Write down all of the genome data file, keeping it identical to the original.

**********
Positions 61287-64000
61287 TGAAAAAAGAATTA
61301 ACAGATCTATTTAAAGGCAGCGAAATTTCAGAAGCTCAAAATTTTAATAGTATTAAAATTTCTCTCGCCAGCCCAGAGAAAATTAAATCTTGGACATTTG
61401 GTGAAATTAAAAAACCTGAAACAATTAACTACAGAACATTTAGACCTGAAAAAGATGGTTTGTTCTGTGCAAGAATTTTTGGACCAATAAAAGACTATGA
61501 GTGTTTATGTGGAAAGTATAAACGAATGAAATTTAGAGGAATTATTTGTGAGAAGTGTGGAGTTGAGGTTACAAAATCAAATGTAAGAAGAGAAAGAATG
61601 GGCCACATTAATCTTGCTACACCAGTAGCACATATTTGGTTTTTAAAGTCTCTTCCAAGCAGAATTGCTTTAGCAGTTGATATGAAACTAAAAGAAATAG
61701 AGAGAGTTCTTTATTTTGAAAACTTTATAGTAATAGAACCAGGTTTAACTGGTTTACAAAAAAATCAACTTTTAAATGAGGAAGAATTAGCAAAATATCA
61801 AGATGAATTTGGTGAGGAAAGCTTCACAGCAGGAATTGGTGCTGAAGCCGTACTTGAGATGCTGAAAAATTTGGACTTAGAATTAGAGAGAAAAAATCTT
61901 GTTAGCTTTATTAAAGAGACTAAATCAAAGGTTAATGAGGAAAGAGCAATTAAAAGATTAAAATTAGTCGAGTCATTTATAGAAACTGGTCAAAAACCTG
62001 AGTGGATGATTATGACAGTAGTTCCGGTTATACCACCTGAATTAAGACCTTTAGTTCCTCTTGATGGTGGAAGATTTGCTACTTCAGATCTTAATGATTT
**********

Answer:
Positions 61287-64000
61287 TGAAAAAAGAATTA
61301 ACAGATCTATTTAAAGGCAGCGAAATTTCAGAAGCTCAAAATTTTAATAGTATTAAAATTTCTCTCGCCAGCCCAGAGAAAATTAAATCTTGGACATTTG
61401 GTGAAATTAAAAAACCTGAAACAATTAACTACAGAACATTTAGACCTGAAAAAGATGGTTTGTTCTGTGCAAGAATTTTTGGACCAATAAAAGACTATGA
61501 GTGTTTATGTGGAAAGTATAAACGAATGAAATTTAGAGGAATTATTTGTGAGAAGTGTGGAGTTGAGGTTACAAAATCAAATGTAAGAAGAGAAAGAATG
61601 GGCCACATTAATCTTGCTACACCAGTAGCACATATTTGGTTTTTAAAGTCTCTTCCAAGCAGAATTGCTTTAGCAGTTGATATGAAACTAAAAGAAATAG
61701 AGAGAGTTCTTTATTTTGAAAACTTTATAGTAATAGAACCAGGTTTAACTGGTTTACAAAAAAATCAACTTTTAAATGAGGAAGAATTAGCAAAATATCA
61801 AGATGAATTTGGTGAGGAAAGCTTCACAGCAGGAATTGGTGCTGAAGCCGTACTTGAGATGCTGAAAAATTTGGACTTAGAATTAGAGAGAAAAAATCTT
61901 GTTAGCTTTATTAAAGAGACTAAATCAAAGGTTAATGAGGAAAGAGCAATTAAAAGATTAAAATTAGTCGAGTCATTTATAGAAACTGGTCAAAAACCTG
62001 AGTGGATGATTATGACAGTAGTTCCGGTTATACCACCTGAATTAAGACCTTTAGTTCCTCTTGATGGTGGAAGATTTGCTACTTCAGATCTTAATGATTT